Safety and efficacy of atropine treatment for slowing myopia progression in children: a 5-year review
Keywords:Atropine, Axial length, eye, Myopia, Refractive errors
Aim: To report the efficacy and safety of atropine treatment (0.01% and 0.125%) in slowing myopia progression in children.
Methods: This is a retrospective non-interventional case series. All patients aged <18 years who received topical atropine for myopia control from 2011 to 2016 in the Hong Kong Sanatorium & Hospital were included for analysis. Myopia progression, atropine treatment, and other factors affecting treatment outcomes were analyzed. We also reported any adverse effects associated with atropine use.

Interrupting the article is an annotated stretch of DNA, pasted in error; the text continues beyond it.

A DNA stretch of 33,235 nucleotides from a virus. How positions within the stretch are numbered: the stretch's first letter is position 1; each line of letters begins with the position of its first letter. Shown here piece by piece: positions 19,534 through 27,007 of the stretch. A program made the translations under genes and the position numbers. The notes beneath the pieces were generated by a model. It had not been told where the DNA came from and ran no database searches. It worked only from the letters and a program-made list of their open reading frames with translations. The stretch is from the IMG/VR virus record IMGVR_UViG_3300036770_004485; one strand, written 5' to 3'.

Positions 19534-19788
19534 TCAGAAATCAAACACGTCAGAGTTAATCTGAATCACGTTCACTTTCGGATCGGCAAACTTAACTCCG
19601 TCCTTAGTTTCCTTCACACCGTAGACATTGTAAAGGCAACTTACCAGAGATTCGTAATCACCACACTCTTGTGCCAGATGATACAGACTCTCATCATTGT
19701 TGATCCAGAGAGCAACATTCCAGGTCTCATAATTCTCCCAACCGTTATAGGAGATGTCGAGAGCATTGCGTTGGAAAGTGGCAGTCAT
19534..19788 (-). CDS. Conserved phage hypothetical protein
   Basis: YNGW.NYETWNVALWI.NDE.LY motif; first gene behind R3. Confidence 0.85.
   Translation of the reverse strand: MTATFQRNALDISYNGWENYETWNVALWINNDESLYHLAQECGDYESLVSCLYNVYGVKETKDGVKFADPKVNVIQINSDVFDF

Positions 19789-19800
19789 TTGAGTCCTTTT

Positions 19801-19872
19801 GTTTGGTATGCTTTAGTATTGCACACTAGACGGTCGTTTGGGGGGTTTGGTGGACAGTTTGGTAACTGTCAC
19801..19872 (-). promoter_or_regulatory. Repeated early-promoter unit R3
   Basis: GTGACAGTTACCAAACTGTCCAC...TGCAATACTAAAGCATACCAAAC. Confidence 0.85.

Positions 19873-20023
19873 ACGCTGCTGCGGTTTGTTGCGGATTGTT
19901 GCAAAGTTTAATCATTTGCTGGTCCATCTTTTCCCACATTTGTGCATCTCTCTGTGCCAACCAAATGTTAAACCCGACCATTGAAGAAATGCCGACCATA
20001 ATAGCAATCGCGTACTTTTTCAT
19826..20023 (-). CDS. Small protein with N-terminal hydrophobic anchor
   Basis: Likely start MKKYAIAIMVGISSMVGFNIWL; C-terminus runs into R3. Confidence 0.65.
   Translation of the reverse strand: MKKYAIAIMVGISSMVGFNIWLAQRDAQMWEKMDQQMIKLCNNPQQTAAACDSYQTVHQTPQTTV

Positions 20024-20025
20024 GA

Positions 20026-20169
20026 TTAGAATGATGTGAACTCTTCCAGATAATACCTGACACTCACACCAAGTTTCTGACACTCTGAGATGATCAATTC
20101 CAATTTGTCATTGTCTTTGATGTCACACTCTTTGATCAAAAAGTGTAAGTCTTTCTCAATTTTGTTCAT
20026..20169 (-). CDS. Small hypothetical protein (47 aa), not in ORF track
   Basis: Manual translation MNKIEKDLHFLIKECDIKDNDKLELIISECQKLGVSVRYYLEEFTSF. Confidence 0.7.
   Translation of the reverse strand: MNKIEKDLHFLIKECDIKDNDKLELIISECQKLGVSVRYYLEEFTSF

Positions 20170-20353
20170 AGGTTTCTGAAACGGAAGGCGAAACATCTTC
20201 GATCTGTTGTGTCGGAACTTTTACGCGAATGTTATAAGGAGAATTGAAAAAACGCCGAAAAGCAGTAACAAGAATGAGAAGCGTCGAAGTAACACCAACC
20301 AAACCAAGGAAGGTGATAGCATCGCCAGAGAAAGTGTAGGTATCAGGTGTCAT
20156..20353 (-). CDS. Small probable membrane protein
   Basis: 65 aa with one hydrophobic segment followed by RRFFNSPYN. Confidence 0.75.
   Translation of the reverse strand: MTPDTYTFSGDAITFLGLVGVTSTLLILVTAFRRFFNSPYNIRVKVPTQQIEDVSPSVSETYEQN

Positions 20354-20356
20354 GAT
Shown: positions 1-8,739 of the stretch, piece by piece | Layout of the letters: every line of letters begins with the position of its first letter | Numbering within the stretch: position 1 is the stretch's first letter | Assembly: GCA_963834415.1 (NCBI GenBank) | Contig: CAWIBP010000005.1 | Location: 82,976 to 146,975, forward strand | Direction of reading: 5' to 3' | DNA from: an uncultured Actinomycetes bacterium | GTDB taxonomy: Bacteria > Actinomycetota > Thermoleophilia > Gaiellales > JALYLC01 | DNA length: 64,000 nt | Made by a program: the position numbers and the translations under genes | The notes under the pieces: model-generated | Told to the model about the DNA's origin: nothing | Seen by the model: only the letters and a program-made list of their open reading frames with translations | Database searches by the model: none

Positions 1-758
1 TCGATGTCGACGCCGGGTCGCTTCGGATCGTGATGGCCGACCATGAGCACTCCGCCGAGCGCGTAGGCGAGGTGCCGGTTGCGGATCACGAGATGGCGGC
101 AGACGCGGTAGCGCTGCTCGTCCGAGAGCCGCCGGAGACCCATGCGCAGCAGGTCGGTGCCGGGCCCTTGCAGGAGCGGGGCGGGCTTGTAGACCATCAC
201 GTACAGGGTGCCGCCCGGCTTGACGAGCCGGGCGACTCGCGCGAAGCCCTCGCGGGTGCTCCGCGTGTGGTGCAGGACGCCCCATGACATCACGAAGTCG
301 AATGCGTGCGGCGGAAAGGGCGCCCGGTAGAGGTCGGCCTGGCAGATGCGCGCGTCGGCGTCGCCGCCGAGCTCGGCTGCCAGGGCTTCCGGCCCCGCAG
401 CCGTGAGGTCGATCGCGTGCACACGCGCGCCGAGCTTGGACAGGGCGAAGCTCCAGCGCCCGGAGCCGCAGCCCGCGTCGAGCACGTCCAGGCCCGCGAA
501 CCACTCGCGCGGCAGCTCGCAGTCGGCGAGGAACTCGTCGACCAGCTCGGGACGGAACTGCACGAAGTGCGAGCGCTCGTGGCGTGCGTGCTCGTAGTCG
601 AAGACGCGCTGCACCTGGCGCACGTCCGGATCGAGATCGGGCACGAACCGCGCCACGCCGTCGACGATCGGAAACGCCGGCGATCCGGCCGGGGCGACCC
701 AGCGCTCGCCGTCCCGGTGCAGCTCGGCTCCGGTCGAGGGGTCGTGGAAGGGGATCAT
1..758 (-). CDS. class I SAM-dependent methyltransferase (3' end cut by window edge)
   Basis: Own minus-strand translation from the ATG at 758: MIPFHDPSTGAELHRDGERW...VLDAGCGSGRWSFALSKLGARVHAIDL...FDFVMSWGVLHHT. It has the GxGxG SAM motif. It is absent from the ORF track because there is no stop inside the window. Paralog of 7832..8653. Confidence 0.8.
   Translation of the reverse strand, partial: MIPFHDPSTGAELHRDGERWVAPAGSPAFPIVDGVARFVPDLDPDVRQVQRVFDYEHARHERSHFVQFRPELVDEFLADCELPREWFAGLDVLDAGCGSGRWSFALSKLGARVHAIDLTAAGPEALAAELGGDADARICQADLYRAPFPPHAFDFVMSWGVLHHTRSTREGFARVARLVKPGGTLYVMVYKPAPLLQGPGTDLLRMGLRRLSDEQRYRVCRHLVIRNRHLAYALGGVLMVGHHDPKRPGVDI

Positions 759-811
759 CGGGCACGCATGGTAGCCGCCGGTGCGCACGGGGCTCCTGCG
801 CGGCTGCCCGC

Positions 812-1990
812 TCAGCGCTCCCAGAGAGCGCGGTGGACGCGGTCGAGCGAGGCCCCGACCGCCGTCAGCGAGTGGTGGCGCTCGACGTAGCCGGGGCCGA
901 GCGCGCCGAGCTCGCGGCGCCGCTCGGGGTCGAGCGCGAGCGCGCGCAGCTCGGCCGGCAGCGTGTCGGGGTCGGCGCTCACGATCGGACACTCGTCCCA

Results: A total of 346 patients were recruited, with mean a follow-up period of 2.26±0.82 years. The patients had a mean reduction of myopia progression of 68.4% after atropine treatment (p<0.001). The mean myopia progression rate (in spherical equivalent) was -0.38±0.36 D/year, and the mean axial length elongation rate was 0.23±0.19 mm/year. More reduction of myopia progression was associated with baseline myopia progression of <-1 D/year (p<0.001) and initial atropine dosage of 0.125% (p<0.001). Reduction of myopia
progression was associated with starting age (p=0.041) and baseline myopia progression (p=0.004). Patients aged <6 years who received atropine treatment (n=17) showed reduction of myopia progression by 71.1%. Only mild adverse effects such as photophobia were reported.
Conclusion: Topical atropine is an efficacious and safe treatment for slowing myopia progression.
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